You sit trot before asking your horse to change gaits because posting the trot actually tells your horse to keep trotting. Posting helps maintain the trot’s rhythm; you can confuse your horse if you’re posting and telling them to maintain that rhythm, but then you’re also giving them other aids, asking them to canter.

If you’ve tried to canter before, but your horse wouldn’t stop trotting, one reason may be that you were still posting when you ask them for the canter. Be sure to sit trot and then ask them to change gaits.

Asking a Horse to Canter Step #4: Leg Positions

The aid that will ensure your horse picks up the correct canter lead comes from your leg positions. Your inside leg (the leg toward the inside of the arena) can stay in its normal position at the girth. Your outside leg (the leg toward the outside of the arena) should go back slightly behind the girth.

Your outside leg position is the biggest factor here. By moving your outside leg behind the girth and squeezing, you’re encouraging the horse to step its outside back leg under itself, which will help the horse propel itself into the canter.

You can squeeze your legs at the same time when asking for the canter. Ensure the outside leg is slightly behind the girth and your inside leg stays in its normal position.

Your leg position plays a vital role in communicating with your horse. To learn more about riding aids and what they communicate to your horse, visit my article, Horse Commands: Top Horse Training & Riding Commands.

Asking a Horse to Canter Step #5: Timing Your Aids

Another aspect of ensuring your horse picks up the correct canter lead is timing when you ask the horse to canter. If you ask your horse to canter at the wrong time, it may take the horse a few more trotting steps before it can go into the canter. If you ask your horse at the right time, the horse will be able to jump right into the canter for a smoother transition.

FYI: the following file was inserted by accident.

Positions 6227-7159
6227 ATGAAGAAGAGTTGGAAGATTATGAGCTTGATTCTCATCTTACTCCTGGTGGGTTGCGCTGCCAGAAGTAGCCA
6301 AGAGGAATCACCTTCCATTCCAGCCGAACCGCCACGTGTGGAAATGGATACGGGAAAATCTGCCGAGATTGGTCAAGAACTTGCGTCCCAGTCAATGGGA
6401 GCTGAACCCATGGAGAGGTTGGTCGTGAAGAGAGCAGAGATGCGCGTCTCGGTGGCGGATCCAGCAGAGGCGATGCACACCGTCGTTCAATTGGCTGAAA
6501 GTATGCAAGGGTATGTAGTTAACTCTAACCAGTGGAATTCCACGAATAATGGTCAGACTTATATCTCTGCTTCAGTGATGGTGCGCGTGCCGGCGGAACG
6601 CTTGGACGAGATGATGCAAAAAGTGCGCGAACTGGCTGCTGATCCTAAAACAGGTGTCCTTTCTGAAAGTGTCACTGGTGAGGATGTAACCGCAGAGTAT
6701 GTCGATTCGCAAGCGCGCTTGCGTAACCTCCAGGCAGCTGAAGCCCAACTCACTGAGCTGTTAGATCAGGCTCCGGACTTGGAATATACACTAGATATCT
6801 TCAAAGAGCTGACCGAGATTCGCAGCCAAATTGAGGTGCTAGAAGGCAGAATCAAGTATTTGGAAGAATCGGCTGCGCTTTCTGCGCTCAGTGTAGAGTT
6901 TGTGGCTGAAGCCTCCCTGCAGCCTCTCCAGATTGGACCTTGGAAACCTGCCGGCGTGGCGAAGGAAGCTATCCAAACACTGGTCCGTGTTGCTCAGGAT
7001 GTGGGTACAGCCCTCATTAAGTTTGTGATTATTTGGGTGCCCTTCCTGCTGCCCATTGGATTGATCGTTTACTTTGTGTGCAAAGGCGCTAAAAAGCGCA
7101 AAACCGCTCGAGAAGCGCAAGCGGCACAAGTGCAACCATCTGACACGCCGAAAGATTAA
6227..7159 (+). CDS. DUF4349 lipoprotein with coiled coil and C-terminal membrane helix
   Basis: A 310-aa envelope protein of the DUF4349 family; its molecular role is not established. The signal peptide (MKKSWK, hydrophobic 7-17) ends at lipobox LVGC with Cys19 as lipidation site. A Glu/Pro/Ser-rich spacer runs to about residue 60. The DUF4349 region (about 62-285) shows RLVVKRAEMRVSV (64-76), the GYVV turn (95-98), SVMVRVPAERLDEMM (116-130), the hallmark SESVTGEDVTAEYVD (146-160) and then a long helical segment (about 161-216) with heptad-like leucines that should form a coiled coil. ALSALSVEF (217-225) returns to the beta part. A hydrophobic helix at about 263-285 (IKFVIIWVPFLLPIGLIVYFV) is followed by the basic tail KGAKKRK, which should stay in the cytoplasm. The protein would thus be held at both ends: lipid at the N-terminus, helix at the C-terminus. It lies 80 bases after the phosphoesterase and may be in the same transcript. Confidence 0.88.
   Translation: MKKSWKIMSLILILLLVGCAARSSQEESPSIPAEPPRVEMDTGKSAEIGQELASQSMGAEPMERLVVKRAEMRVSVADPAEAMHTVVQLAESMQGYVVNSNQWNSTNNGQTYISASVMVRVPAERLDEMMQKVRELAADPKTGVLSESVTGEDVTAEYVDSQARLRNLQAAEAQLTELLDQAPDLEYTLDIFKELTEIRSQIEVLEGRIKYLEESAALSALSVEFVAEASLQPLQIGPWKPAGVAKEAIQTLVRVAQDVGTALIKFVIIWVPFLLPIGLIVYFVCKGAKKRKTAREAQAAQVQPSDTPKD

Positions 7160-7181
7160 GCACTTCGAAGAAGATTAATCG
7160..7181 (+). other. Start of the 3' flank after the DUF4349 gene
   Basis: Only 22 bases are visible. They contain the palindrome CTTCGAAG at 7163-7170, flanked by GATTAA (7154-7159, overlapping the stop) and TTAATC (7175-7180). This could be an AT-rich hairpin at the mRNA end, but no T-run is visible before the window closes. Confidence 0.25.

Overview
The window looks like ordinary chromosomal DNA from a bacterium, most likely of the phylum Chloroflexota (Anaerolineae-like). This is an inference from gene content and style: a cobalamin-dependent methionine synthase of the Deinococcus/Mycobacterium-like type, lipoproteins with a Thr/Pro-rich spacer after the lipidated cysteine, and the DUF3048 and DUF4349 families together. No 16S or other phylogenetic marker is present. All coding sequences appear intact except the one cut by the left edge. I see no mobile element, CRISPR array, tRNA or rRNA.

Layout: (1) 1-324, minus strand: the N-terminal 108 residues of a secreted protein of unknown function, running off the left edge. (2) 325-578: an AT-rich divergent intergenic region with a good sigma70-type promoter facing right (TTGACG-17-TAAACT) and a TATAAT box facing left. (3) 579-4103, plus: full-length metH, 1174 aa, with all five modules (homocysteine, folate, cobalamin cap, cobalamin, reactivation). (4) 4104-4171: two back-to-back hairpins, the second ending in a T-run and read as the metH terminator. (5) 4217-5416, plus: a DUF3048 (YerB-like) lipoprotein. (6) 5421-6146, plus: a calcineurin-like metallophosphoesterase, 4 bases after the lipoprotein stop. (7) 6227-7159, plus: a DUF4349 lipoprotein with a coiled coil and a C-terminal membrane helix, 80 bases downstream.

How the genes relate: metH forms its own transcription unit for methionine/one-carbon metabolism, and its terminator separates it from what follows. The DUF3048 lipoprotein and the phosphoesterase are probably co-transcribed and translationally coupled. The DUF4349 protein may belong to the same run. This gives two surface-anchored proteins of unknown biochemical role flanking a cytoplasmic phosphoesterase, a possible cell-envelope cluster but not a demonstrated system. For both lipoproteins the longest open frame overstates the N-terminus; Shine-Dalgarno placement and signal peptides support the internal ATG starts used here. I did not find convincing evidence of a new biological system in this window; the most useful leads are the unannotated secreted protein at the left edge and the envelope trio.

The best time to ask your horse for the canter is when its inside front leg is coming down to the ground. Since the trot is a two-beat pattern, that also means that the outside hind leg would be coming down at the same time. The outside hind leg will propel the horse into the canter on the correct canter lead.

If you can signal to your horse that you want to canter as that leg is coming toward the ground, the horse should be able to push off the ground and into the canter right away. 

Practice Makes Perfect When Asking for the Canter

Asking your horse to canter requires you to be doing a few things at once. The only way you’re going to master asking your horse for the canter and picking up the correct canter lead is to practice. Understanding each aid’s role can also make you more effective in communicating with your horse.

If you’re more of a visual learner, check out this Youtube Video I made on the subject:


Asking your horse to canter is just one piece of the puzzle. Once you’re cantering, then you need to know how to sit the canter! To learn more, visit my article How to Ride the Canter (Step-by-Step Guide).

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Carmella Abel, Pro Horse Trainer

Hi! I’m Carmella

My husband and I started Equine Helper to share what we’ve learned about owning and caring for horses. I’ve spent my whole life around horses, and I currently own a POA named Tucker. You can learn more here.

Thank you for reading, and happy trails!